Currently, there is no cure for Usher syndrome. The best treatment involves early identification so that educational programs can begin as soon as possible. The exact nature of these programs will depend on the severity of the hearing and vision loss as well as the age and abilities of the person. Typically, treatment will include hearing aids, assistive listening devices, cochlear implants, or other communication methods such as American Sign Language; orientation and mobility training; and communication services and independent-living training that may include Braille instruction, low-vision services, or auditory training.

Some ophthalmologists believe that a high dose of vitamin A palmitate may slow, but not halt, the progression of retinitis pigmentosa. This belief stems from the results of a long-term clinical trial supported by the National Eye Institute and the Foundation for Fighting Blindness. Based on these findings, the researchers recommend that most adult patients with the common forms of RP take a daily supplement of 15,000 IU (international units) of vitamin A in the palmitate form under the supervision of their eye care professional. (Because people with type 1 Usher syndrome did not take part in the study, high-dose vitamin A is not recommended for these patients.) People who are considering taking vitamin A should discuss this treatment option with their health care provider before proceeding. Other guidelines regarding this treatment option include:

  • Do not substitute vitamin A palmitate with a beta-carotene supplement.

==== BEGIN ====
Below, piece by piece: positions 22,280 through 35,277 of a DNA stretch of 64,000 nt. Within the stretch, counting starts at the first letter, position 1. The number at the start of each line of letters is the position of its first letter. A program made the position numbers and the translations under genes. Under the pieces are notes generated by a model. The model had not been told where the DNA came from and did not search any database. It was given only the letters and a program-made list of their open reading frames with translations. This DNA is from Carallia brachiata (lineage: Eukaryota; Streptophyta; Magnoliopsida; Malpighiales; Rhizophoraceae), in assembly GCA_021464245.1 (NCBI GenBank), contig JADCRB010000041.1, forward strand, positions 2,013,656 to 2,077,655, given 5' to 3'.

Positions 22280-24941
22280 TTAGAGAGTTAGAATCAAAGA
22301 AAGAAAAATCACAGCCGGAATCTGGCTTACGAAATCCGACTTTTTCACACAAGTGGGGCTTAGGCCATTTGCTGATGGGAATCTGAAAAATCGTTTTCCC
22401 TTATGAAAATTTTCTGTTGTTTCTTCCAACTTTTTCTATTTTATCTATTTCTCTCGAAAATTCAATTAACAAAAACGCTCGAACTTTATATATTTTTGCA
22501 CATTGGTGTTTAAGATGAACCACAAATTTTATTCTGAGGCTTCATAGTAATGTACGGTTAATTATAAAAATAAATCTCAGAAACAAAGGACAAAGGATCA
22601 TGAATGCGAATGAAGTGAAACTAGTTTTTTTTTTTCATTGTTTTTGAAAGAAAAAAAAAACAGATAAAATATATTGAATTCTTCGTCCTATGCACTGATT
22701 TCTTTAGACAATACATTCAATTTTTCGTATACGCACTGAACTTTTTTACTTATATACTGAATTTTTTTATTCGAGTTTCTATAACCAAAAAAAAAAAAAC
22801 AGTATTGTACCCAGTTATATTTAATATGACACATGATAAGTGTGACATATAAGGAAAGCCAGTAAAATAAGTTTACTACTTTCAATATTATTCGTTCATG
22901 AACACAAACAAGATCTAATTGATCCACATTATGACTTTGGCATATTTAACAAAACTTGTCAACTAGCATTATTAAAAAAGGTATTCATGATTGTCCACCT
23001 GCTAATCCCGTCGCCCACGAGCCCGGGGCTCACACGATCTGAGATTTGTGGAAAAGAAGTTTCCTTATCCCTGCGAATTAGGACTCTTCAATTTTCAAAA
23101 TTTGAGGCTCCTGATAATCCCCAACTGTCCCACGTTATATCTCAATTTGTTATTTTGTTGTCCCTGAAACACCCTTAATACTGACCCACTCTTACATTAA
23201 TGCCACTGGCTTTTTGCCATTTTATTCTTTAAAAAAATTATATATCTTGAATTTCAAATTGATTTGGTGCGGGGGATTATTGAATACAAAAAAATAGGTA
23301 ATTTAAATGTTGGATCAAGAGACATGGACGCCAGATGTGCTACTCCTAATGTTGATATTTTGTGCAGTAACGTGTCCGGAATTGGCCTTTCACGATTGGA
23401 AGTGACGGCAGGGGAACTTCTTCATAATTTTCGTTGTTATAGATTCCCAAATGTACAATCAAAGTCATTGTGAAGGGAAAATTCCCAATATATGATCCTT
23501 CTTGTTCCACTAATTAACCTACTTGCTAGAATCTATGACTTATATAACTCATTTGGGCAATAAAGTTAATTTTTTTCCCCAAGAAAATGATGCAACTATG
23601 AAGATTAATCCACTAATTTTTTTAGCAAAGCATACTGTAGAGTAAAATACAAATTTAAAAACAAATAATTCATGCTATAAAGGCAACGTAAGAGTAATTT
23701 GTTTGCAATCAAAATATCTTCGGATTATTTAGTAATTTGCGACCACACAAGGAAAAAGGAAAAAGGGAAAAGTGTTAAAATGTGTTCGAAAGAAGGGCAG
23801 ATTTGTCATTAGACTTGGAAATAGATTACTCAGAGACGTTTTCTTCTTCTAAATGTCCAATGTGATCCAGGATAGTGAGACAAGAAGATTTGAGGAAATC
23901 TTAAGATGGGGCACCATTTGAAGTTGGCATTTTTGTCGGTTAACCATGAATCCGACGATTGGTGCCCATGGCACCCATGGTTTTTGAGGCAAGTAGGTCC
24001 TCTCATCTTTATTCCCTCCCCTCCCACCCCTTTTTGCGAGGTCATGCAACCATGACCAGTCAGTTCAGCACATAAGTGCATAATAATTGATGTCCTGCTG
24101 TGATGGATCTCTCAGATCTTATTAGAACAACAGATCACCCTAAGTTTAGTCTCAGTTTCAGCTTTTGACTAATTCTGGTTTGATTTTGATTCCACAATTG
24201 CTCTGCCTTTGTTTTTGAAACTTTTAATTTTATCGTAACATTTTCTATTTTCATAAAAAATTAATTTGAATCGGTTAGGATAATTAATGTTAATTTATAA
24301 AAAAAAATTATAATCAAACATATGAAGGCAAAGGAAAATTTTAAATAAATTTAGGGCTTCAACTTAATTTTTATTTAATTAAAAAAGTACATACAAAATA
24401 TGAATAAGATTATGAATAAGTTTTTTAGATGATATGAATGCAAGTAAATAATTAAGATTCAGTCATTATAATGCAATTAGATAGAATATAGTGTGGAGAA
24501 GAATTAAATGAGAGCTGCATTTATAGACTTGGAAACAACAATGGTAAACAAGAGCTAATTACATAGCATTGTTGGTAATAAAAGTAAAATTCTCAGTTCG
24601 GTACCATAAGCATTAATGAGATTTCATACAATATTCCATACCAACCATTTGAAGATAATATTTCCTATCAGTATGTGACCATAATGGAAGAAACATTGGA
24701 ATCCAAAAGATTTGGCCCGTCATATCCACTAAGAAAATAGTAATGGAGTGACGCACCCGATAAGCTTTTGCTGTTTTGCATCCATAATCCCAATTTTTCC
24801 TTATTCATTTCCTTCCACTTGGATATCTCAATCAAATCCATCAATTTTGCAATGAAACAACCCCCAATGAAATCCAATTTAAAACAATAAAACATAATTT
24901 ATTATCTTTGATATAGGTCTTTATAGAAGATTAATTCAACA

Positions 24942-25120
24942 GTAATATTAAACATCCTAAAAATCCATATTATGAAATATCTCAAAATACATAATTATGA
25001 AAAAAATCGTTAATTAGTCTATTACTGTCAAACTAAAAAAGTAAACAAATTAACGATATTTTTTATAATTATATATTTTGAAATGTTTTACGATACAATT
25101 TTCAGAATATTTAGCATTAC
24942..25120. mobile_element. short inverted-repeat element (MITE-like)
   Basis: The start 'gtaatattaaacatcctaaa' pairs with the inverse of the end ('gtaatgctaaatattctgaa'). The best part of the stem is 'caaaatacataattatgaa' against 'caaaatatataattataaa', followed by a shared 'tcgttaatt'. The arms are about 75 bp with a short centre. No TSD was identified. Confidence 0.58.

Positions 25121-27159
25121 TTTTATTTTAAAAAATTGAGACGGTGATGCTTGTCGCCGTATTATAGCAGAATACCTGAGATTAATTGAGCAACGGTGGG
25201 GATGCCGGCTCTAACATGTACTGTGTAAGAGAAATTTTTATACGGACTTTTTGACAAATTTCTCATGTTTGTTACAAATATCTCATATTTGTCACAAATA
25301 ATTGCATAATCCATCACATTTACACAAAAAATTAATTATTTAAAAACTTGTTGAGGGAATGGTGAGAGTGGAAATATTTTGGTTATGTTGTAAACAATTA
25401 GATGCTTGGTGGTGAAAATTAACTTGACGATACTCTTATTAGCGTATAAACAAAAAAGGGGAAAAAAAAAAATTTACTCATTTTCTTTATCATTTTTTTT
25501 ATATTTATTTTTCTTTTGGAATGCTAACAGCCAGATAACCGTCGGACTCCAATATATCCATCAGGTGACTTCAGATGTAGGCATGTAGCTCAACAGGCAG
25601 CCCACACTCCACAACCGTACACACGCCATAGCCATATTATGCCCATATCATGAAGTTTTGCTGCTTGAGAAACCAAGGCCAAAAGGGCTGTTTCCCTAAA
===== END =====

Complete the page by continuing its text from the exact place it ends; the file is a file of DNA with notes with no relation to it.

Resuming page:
• Do not take vitamin A supplements greater than the recommended dose of 15,000 IU or modify your diet to select foods with high levels of vitamin A.
  • Women who are considering pregnancy should stop taking the high-dose supplement of vitamin A three months before trying to conceive due to the increased risk of birth defects.
  • Women who are pregnant should stop taking the high-dose supplement of vitamin A due to the increased risk of birth defects.
In addition, according to the same study, people with RP should avoid using supplements of more than 400 IU of vitamin E per day.

How to Prevent Usher Syndrome


Currently, there is no known way to prevent Usher syndrome.

Things to remember


  • Usher syndrome is a genetic disorder characterised by the progressive loss of both hearing and vision.
  • Some people with Usher syndrome also experience problems with their balance.
  • For a child to develop Usher syndrome, they must inherit the particular faulty gene from both their mother and their father.
  • There are information and support services available.